MANAGUA — Nicaragua has asked to formally join South Africa's genocide case against Israel, the UN's top court said Thursday, with Managua claiming it had "interests of a legal nature" in the highly contested hearings.
The Central American country last month announced plans to attach itself to the application by Pretoria, which brought Israel before the International Court of Justice.
South Africa, long a vocal supporter of the Palestinian cause, accused Israel of breaching the 1948 UN Genocide Convention over its military campaign in Gaza, sparked by the Hamas-led Oct. 7 attack.
Managua filed its own application on Jan. 23, which the Hague-based ICJ confirmed on Thursday.
"In its application for permission to intervene, Nicaragua states that it 'has interests of a legal nature that stem from the rights and obligations imposed by the Genocide Convention on all State Parties," the ICJ said.
Managua said its decision flowed from "the universal character both of the condemnation of genocide and of the cooperation required 'in order to liberate mankind from such an odious scourge'," the court said in a press release.
Two weeks ago the court's judges handed down a set of emergency measures, saying Israel must prevent genocidal acts in its war with Hamas. The court order, while not explicitly calling for a cease-fire, gives a list of demands detailing how Israel must do everything in its power to prevent genocidal acts in Gaza. Israel must report back to the court by Feb. 26.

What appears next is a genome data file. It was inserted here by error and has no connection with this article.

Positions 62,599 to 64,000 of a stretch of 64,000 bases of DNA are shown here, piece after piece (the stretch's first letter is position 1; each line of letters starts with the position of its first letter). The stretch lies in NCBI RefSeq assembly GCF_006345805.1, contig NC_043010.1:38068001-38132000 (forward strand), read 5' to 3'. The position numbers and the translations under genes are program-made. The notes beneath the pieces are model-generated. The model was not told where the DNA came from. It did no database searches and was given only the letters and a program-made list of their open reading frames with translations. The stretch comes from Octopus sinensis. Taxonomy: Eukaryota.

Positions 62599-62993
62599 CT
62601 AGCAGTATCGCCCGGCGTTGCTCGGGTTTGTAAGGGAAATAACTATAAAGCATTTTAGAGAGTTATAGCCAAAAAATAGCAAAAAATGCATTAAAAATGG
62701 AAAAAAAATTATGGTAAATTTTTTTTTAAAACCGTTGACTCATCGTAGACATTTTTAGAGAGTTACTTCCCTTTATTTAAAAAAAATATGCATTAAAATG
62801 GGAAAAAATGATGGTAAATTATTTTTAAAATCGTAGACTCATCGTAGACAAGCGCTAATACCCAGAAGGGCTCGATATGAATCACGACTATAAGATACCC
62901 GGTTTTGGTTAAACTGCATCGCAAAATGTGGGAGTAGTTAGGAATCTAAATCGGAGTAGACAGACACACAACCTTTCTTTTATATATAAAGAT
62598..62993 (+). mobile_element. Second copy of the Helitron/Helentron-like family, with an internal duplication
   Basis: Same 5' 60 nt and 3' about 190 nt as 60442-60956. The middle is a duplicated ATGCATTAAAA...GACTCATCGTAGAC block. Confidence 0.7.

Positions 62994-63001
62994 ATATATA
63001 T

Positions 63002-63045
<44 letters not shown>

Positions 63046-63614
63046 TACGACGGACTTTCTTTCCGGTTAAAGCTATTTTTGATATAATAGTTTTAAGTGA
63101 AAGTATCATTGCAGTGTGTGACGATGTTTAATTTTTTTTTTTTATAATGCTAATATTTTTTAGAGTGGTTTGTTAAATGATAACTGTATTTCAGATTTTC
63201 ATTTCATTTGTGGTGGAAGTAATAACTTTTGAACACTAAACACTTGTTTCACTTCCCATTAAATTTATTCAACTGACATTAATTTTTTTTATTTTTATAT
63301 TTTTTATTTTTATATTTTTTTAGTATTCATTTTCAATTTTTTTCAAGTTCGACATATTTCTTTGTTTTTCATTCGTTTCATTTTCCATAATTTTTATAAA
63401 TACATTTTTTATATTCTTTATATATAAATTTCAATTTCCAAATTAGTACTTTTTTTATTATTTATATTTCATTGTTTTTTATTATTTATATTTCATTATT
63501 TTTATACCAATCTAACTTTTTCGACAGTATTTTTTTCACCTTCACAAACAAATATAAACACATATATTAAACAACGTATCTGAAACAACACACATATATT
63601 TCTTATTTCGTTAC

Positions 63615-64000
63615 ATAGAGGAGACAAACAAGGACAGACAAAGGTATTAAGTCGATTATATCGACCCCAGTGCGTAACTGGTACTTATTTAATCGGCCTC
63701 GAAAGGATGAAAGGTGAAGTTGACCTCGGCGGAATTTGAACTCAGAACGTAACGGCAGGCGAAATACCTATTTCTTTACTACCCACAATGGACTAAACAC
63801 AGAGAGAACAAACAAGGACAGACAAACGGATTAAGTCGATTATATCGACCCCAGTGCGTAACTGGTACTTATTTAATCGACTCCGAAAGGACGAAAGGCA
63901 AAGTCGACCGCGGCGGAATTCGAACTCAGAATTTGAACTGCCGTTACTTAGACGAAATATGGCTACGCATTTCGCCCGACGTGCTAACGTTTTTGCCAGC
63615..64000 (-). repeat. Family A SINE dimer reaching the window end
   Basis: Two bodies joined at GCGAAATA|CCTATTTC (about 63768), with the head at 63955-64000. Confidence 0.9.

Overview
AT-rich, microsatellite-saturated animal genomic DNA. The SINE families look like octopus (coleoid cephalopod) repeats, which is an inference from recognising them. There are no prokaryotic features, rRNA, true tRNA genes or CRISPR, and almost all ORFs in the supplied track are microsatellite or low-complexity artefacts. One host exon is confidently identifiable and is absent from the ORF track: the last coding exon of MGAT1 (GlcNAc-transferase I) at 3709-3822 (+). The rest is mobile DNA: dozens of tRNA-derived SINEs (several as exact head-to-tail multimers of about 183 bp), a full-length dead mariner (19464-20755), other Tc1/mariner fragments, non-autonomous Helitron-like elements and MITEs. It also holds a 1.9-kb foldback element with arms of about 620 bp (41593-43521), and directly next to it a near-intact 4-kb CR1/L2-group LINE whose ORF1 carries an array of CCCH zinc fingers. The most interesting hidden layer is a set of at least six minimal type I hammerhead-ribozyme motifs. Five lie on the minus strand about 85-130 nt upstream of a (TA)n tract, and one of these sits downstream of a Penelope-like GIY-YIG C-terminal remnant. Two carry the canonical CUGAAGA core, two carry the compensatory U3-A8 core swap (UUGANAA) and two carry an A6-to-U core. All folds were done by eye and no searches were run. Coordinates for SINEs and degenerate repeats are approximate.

Nicaragua in its own application called on judges to rule that Israel "has breached and continues to breach its obligations under the Genocide Convention" and to "cease acts or measures which would be capable of killing or continuing to kill Palestinians."
The case proper to decide whether Israel was actually breaching the Genocide Convention with its military campaign was likely to still take months, if not years.
Israeli Prime Minister Benjamin Netanyahu has rejected the case as "outrageous" and hinted that Israel would not abide by any ruling saying "no one will stop us," not even a verdict in The Hague.
Hamas in early October launched an unprecedented attack that resulted in the deaths of about 1,160 people in Israel, according to an AFP tally based on official Israeli figures.
Israel, vowing to eliminate Hamas, launched relentless air strikes and a ground offensive that have killed at least 27,840 people, mostly women and children, according to the Gaza Health Ministry.
The Central American country last month announced plans to attach itself to the application by Pretoria, which brought Israel before...